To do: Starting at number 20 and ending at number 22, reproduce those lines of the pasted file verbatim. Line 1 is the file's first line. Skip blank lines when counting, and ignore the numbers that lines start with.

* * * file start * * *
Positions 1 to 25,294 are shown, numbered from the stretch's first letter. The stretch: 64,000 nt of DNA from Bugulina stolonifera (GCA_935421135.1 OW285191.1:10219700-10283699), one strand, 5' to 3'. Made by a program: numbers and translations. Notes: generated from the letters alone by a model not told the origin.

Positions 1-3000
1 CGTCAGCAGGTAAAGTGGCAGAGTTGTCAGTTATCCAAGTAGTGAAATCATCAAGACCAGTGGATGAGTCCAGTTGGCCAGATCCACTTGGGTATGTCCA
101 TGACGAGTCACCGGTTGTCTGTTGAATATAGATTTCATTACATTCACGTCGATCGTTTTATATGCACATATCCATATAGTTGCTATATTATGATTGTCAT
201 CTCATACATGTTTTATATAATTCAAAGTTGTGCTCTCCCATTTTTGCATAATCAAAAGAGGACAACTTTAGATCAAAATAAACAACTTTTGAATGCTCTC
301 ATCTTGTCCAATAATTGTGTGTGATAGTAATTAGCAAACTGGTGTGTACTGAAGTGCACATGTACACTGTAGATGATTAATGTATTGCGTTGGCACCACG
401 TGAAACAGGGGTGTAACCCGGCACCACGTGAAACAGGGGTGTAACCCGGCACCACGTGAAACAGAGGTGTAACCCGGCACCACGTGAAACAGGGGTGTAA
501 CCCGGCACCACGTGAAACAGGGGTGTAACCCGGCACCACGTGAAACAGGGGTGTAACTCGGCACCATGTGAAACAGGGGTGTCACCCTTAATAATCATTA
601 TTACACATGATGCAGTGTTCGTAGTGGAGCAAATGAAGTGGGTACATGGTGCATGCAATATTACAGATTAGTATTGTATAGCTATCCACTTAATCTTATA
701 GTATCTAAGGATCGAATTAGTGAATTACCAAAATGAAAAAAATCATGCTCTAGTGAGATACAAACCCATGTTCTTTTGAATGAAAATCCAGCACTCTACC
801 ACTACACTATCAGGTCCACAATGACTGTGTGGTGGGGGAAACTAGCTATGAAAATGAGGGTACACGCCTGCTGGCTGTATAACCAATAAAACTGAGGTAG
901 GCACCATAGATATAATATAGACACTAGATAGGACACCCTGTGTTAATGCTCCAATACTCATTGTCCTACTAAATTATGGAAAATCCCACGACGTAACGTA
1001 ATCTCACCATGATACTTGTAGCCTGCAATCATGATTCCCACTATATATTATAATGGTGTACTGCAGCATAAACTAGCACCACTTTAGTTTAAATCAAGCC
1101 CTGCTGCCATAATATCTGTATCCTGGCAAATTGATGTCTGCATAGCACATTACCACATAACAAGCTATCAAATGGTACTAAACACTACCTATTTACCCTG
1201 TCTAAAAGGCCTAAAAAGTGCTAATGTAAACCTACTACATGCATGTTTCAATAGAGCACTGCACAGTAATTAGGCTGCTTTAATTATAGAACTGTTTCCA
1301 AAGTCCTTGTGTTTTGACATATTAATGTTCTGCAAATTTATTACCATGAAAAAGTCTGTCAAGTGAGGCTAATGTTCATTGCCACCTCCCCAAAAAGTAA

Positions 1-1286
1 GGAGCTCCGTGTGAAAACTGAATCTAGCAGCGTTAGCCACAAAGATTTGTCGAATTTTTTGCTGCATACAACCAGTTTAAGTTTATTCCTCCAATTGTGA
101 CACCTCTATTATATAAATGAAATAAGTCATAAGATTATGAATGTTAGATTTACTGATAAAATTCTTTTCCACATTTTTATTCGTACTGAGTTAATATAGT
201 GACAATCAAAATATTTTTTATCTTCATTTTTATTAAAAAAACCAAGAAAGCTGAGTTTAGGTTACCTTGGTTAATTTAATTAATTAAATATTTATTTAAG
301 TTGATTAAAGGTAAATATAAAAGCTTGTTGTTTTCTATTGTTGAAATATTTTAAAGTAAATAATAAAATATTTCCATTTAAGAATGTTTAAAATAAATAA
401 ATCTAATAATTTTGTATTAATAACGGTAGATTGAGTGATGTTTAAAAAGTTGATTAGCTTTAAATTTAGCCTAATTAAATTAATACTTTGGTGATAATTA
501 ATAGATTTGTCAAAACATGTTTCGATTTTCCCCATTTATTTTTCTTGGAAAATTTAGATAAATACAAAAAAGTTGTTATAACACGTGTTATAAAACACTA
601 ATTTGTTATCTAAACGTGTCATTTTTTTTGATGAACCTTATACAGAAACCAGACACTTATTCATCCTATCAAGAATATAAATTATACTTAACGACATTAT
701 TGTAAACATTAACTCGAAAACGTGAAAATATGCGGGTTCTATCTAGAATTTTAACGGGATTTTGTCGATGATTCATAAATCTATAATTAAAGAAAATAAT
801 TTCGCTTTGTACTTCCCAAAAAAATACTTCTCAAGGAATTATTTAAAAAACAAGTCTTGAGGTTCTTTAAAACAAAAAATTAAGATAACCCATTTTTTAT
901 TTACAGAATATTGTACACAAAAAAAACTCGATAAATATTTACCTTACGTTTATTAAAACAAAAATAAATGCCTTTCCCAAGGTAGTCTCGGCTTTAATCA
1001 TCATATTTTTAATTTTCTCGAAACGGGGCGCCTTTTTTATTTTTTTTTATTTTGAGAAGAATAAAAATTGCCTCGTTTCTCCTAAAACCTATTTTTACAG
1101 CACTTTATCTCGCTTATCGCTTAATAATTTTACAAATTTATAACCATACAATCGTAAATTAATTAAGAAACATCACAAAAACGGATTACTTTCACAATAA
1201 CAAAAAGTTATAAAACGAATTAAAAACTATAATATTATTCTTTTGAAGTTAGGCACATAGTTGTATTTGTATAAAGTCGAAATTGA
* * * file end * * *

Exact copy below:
201 GACAATCAAAATATTTTTTATCTTCATTTTTATTAAAAAAACCAAGAAAGCTGAGTTTAGGTTACCTTGGTTAATTTAATTAATTAAATATTTATTTAAG
301 TTGATTAAAGGTAAATATAAAAGCTTGTTGTTTTCTATTGTTGAAATATTTTAAAGTAAATAATAAAATATTTCCATTTAAGAATGTTTAAAATAAATAA
401 ATCTAATAATTTTGTATTAATAACGGTAGATTGAGTGATGTTTAAAAAGTTGATTAGCTTTAAATTTAGCCTAATTAAATTAATACTTTGGTGATAATTA